A Few Scranton, Wilkes Barre (Pocono region) Appearances, other magicians for those who love magic.


Houdini and his younger brother Theodore or Theo as the family called him started out in showbusiness while still in their early teens. They worked beer halls, Coney Island and the Worlds Fair of 1893 in Chicago. That Worlds Fair was the biggest until that time and brought the famed dancer, Little Egypt to prominence. He also met Horice Goldin there who snubbed him for being too rough and unsuccessful. They later became good friends. He also met his life long friend T. Nelson Downs, who unlike Goldin, took a likeing to the brash young upstart. In fact it was Downs who suggested that if Houdini got a chance he should go to Europe as show business was bigger there and one could work every country in Eruope with a magic act as language was no barrier. It was in Europe that Houdini first became a super star and was then brought to the United States for grand sums of money. T. Nelson Downs is considered, even today, the greatest magician with coins of all time. He was able to work the largest and best theaters in the world with objects no bigger than a sliver dollar.
Houdini and his brother Hardeen played our local area many times, as Scranton was an important theater town. Hardeen played the Academy Theaters in Scranton and Wilkes Barre as well and the Poli.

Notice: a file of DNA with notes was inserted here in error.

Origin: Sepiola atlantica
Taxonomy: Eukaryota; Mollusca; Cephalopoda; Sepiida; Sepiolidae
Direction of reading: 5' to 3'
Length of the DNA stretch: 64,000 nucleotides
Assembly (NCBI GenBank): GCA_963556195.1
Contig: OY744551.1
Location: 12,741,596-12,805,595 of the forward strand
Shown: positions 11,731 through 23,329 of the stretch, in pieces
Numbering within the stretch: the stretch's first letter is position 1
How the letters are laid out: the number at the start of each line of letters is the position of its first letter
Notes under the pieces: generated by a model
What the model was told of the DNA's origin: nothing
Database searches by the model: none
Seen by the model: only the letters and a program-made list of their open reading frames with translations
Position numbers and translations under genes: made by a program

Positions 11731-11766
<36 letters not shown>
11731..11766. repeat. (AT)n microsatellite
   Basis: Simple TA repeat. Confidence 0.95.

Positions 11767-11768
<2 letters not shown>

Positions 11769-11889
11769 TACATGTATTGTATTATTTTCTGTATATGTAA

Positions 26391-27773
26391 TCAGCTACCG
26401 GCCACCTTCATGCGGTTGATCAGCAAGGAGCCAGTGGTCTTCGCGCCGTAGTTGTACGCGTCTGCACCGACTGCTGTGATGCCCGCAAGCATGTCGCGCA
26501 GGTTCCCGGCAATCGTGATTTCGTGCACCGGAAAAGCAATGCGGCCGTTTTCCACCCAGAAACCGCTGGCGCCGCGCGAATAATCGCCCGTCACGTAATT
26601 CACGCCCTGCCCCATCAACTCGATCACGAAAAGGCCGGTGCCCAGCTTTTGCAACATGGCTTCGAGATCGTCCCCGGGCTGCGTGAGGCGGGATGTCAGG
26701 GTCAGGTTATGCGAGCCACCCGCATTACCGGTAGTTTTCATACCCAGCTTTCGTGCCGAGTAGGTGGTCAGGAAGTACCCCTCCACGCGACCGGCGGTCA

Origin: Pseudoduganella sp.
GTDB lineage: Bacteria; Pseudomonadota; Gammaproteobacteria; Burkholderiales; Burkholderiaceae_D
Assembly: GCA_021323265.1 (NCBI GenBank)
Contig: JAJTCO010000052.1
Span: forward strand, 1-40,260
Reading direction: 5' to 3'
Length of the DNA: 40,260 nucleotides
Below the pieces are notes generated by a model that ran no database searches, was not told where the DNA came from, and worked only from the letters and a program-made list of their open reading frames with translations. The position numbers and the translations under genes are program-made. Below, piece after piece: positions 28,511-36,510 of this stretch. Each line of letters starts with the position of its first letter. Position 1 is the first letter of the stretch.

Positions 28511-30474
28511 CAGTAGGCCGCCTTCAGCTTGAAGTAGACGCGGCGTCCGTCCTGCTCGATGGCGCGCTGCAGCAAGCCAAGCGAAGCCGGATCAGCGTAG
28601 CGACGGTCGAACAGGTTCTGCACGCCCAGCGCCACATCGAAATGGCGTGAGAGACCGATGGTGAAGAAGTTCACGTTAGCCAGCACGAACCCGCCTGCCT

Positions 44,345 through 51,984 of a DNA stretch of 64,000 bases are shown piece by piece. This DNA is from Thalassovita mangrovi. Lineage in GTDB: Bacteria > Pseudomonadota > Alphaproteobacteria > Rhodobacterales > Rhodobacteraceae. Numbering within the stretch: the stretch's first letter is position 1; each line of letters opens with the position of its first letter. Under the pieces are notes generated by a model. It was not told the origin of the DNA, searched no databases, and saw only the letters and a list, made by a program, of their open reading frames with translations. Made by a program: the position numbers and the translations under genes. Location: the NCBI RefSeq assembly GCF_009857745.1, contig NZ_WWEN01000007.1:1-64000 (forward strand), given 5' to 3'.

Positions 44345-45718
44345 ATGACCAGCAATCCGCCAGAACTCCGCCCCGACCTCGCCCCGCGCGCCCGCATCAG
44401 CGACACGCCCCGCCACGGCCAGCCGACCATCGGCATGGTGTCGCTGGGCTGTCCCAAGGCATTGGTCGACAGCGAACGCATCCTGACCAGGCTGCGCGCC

Although Houdini hated the many imitators who cropped up all over the world to imitate the Challenge Escape Act that he invented he allowed his brother to do basically the same show. A fantastic sign of family loyality. Although he loved magic and his fellow magicians he was furious at those who copied him. He would challenge them, sue them and embarass them to protect his turf. Yet he loved his fellow magicians, left a large sum of money in his will for the Society of American Magicians and even had the crest of the Society on his huge place of burial. He was the president of the Society Americans for ten years until he died. He encouraged magicians all over the world to join the Society and was in many ways responsible for its world wide growth. In addition, everywhere he traveled he would seek out the graves of past well known magicians and pay for the upkeep and repair of the grave sites. He amassed the largest collection of memoribilia, books and posters about the history of theater in addition to magic ever amassed by an individual, and gave the priceless collection to the Library of Congress, so the history of magic would be preserved. His name lives on partly because of his tremendous gifts back to the society that embraced him. Collectors and magicians generally horde and hide their artifacts and sell them for profit, not so the great Houdini.

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